A Community of Saints United on Earth and in Heaven

As he continued his series of catecheses on Saint Joseph on Wednesday morning, February 2, Pope Francis highlighted the importance of the communion of saints and shared a prayer dedicated to the Saint that he has been reciting for over 40 years. The following is a translation of the words of the Holy Father which he shared in Italian with the faithful gathered in Saint Paul’s Basilica vi Room.

Dear brothers and sisters,
Good morning!

In recent weeks we have been able to deepen our understanding of the figure of Saint Joseph, guided by the few but important pieces of information given in the Gospels, as well as by the aspects of his personality that the Church has been able to highlight in over the centuries through prayer and devotion. Exactly from this feel common (“common feeling”) that has characterized the figure of Saint Joseph throughout the history of the Church, today I would like to focus on an important article of faith that can enrich our Christian life and also shape our relationship with the saints and with our deceased loved ones in the best possible way: I am talking about the communion of saints. It is often said in the Creed, “I believe in the communion of saints”. But if you ask what the communion of saints is, I remember that as a child I immediately answered: “Ah, the saints communicate”. It’s something that… we don’t understand what we’re saying. What is the Communion of Saints? It’s not the saints who communicate, that’s not it. This is another thing.

Sometimes even Christianity can fall into forms of devotion that seem to reflect a mentality that is more pagan than Christian. The fundamental difference is the fact that our prayer and our devotion as faithful do not rest, in these cases, on trust in a human being, in an image or an object, even when we know that they are sacred. The prophet Jeremiah reminds us: “Cursed is the man who trusts in man, […] Blessed is the man who trusts in the Lord” (17:5, 7). Even when we rely fully on the intercession of a saint, or even more on that of the Virgin Mary, our trust has value only in relation to Christ. As if the path to this saint or to Our Lady did not end there, no. He goes there, but in relation to Christ. Christ is the bond which unites us to him and to each other, and which bears a specific name: this bond which unites us all, between us and us with Christ, is the “communion of saints”. It’s not the saints who do miracles, no! “This saint is so miraculous…” No, stop there. The saints do not work miracles, only the grace of God working through them. Miracles are done by God, by the grace of God working through a holy person, a righteous person. It must be clear. There are people who say: “I don’t believe in God, but I believe in this saint”. No it is wrong. The saint is an intercessor, he who prays for us and we pray to him, and he prays for us and the Lord gives us grace: The Lord acts through the saint.

So what is the “communion of saints”? the Catechism of the Catholic Church affirms: “The communion of saints is the Church” (no. 946). What a beautiful definition! “The communion of saints is the Church”. What does it mean? That the Church is reserved for the perfect? No. This means that it is the community of saved sinners. The Church is the community of saved sinners. It’s a nice definition. No one can be excluded from the Church. We are all saved sinners. Our holiness is the fruit of God’s love manifested in Christ, which sanctifies us by loving us in our misery and saving us from it. Thanks always to him, we form a single body, says Saint Paul, of which Jesus is the head and we are the members (cf. 1 Cor 12, 12). This image of the Body of Christ and the image of the body immediately make us understand what it means to be linked to each other in Communion“If one member suffers,” writes Saint Paul, “all suffer together; and if one member is honored, all rejoice together. Now you are the body of Christ and individually its members” (1 Cor 12:26-27). That’s what Paul says: we are all one body, all united by faith, by baptism, all in fellowship: united in fellowship with Jesus Christ. And that’s the communion of saints.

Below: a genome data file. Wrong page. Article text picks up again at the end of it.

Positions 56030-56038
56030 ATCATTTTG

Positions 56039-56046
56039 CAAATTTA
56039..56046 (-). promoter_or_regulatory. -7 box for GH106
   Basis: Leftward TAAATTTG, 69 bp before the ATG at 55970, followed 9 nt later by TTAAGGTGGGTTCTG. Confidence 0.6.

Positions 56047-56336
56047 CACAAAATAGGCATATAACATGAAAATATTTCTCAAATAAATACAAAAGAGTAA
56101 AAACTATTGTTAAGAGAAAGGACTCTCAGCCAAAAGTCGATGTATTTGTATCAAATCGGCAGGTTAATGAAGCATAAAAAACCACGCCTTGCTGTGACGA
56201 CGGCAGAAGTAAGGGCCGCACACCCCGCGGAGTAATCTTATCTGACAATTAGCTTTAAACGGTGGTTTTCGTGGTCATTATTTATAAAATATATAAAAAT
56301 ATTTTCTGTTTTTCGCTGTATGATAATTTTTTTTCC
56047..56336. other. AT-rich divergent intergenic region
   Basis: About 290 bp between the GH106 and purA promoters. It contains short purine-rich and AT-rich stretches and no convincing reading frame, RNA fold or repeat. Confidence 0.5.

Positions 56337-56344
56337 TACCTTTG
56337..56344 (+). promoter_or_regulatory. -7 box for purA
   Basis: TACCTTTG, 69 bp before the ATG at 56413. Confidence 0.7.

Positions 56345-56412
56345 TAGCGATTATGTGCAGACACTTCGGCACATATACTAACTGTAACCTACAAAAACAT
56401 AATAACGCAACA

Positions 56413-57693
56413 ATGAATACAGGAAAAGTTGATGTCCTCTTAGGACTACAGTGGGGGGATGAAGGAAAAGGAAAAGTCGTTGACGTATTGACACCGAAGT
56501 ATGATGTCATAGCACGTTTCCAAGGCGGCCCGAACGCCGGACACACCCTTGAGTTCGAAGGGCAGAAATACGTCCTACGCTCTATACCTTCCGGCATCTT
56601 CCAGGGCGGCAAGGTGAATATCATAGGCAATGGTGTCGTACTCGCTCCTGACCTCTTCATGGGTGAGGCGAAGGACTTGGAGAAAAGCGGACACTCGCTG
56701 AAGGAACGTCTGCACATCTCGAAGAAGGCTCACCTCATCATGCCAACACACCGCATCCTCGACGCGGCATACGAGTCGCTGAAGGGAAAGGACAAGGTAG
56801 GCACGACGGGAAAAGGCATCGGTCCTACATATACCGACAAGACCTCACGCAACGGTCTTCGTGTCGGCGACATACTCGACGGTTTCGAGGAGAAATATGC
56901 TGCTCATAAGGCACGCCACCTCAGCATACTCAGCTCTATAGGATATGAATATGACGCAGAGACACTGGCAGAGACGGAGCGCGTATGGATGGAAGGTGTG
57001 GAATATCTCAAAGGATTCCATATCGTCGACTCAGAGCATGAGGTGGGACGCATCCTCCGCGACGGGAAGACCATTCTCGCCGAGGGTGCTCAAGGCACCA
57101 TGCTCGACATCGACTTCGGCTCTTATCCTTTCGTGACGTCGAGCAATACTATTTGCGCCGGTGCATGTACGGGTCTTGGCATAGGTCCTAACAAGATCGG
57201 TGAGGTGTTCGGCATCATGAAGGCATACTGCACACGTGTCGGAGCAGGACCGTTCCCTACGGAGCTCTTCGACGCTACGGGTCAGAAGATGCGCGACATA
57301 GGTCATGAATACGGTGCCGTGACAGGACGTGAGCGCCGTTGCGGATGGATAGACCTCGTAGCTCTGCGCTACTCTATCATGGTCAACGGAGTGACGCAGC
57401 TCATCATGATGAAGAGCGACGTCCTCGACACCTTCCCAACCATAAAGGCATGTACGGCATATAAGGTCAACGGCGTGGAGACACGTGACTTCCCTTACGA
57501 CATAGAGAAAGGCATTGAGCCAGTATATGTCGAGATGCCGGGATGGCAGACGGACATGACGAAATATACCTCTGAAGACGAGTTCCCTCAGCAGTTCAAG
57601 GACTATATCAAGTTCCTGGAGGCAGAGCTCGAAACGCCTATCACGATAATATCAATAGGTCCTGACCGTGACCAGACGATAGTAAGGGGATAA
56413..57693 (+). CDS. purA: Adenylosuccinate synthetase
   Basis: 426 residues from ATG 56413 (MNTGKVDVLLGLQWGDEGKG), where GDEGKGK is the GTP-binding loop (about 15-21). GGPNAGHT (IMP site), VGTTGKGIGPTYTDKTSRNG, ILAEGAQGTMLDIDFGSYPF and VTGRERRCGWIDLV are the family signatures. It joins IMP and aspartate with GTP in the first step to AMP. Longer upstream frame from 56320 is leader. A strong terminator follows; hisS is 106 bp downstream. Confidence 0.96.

Dear brothers and dear sisters, the joy and pain that affects my life affects everyone, just as the joy and pain that affects the life of the brother and sister next to us affects me too. I cannot be indifferent to others, because we are all parts of one body, in communion. In this sense, even one individual’s sin still affects everyone, and each individual’s love affects everyone. By virtue of the communion of saints, of this union, each member of the Church is deeply linked to me. But I don’t say “mine” because I am the Pope — we are deeply and reciprocally linked and this link is so strong that it cannot be broken even by death. Indeed, the communion of saints concerns not only the brothers and sisters who are at my side at this historic moment, but also those who have concluded their earthly pilgrimage and crossed the threshold of death. They too are in communion with us. Consider, dear brothers and sisters, that in Christ no one can ever truly separate us from those we love because the bond is an existential bond, a strong bond that is in our very nature; only the way of being together with each of them changes, but nothing and no one can break this bond. “Father, let us think of those who have denied the faith, who are apostates, who are the persecutors of the Church, who have denied their baptism: are they also at home? “. Yes, those too, even the blasphemers, everyone. We are brothers. It is the communion of saints. The communion of saints unites the community of believers on earth and in heaven.